Review: “The Norton Book of Science Fiction”

norton

“The Norton Book of Science Fiction” cover art

A little while ago, I checked out The Norton Book of Science Fiction from the library because it contained the late Mike Resnick’s classic SciFi short story Kirinyaga. I reviewed that story, but went on to read some of the other tales the book contains.

First of all, it was edited by the legendary Ursula K Le Guin and Brian Attebery, who back in 1993, were both young. I got a kick out of Attebery being in Idaho, which isn’t where a lot of folks would think a SciFi guru and associate of Le Guin would be found.

The anthology features notable science fiction short stories published from 1960 to 1990, which is a nice cross section of the evolving genre.

Le Guin wrote what is no doubt an insightful but overly long introduction, which I skimmed through. I also didn’t read all of the stories, and skipped the ones I was already familiar with such as Harlan Ellison’s “Strange Wine” and Kim Stanley Robinson’s “The Lucky Strike.”

I was absolutely baffled by Damon Knight’s “The Handler” (1960) and David R. Bunch’s “2064, or Therabouts” (1964) wondering why these were even stories.

Avram Davidson’s “The House the Blakeney’s Built” (1965) was nearly as confusing, but I managed to figure out what the point was supposed to be. So far, what tied these tales together wasn’t just the decade in which they were published, but how depressed I felt after reading them.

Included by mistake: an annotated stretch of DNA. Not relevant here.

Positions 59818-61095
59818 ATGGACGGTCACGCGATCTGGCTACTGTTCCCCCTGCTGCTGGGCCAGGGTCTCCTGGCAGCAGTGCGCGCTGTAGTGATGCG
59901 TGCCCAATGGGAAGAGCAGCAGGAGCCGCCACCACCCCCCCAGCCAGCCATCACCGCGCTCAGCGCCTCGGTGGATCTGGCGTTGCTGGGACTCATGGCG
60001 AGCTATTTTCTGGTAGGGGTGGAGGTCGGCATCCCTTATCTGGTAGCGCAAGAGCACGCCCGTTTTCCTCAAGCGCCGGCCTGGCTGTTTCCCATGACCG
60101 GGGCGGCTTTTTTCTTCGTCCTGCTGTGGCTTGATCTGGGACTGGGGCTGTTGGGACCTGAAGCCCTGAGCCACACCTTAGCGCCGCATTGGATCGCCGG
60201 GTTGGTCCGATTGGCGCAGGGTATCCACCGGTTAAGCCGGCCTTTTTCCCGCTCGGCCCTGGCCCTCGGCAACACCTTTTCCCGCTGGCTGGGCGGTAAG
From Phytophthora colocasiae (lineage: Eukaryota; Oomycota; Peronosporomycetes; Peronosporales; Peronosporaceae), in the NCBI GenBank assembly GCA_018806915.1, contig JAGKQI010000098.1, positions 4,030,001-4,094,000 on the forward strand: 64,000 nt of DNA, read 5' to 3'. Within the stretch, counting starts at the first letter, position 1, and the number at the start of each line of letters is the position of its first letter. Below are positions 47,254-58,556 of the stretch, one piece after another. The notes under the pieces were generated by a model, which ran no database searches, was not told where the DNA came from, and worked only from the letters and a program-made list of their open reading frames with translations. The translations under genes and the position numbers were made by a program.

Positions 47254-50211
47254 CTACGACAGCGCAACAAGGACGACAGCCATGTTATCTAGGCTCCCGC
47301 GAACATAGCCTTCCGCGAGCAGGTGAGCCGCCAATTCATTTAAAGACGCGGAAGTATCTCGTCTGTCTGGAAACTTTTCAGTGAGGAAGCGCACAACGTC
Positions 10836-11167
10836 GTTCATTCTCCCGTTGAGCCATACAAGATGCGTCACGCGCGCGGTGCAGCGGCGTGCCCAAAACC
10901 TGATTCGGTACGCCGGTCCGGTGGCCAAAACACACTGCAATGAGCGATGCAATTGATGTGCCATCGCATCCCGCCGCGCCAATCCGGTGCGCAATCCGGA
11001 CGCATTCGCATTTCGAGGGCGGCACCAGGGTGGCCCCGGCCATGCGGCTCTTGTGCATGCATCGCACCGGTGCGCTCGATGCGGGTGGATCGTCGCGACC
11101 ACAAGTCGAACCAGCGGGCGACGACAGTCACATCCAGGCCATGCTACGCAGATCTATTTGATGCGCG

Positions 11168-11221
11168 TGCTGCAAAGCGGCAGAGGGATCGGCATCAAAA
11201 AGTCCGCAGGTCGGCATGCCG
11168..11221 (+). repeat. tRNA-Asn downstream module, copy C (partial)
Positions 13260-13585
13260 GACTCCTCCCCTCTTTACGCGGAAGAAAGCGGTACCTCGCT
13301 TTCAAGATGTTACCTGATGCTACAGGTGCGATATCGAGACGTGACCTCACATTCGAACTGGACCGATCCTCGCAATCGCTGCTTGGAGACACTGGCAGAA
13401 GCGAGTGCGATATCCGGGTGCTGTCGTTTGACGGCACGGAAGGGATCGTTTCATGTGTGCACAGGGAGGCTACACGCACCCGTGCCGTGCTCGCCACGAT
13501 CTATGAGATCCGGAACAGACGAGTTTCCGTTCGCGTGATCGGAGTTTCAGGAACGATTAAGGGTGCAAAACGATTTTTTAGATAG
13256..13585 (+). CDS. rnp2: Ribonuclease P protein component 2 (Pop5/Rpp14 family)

I love Roger Zelazny, and his story “Comes Now the Power” (1966) made more sense, but again, there was this deep sinking feeling in my stomach after finishing the read.

I skipped quite a few, including Marion Zimmer Bradley’s “Elbow Room” (1980), but in her case, it was for unique reasons.

I like Gregory Benford’s “hard science” approach to his stories, but “Exposures” may have been a little too “hard.” I had to work to keep up with his science explanations, and in the end, his mysterious benefactor and the cosmic threat he exposed (no pun intended) seemed too distant to really raise any concerns.

All that’s just scratching the surface, but it’s taking me too long to wade through the rest of the stories. I may revisit the anthology at some point, but there are other books in my queue demanding my attention, and I think I’ll need to get to them sooner rather than later. That said, I may read my next novel and save the occasional short story to provide variety to the flow.

As anthologies go, it’s good to get a perspective on thirty years of science fiction history and how “luminaries” change over time. I’ve seen over the past year or so how the “old guard” has fallen out of favor for the most part, in exchange for more 21st century “sensibilities”. I’m not sure what we’ve won, but I have a pretty good idea of what we’ve lost.

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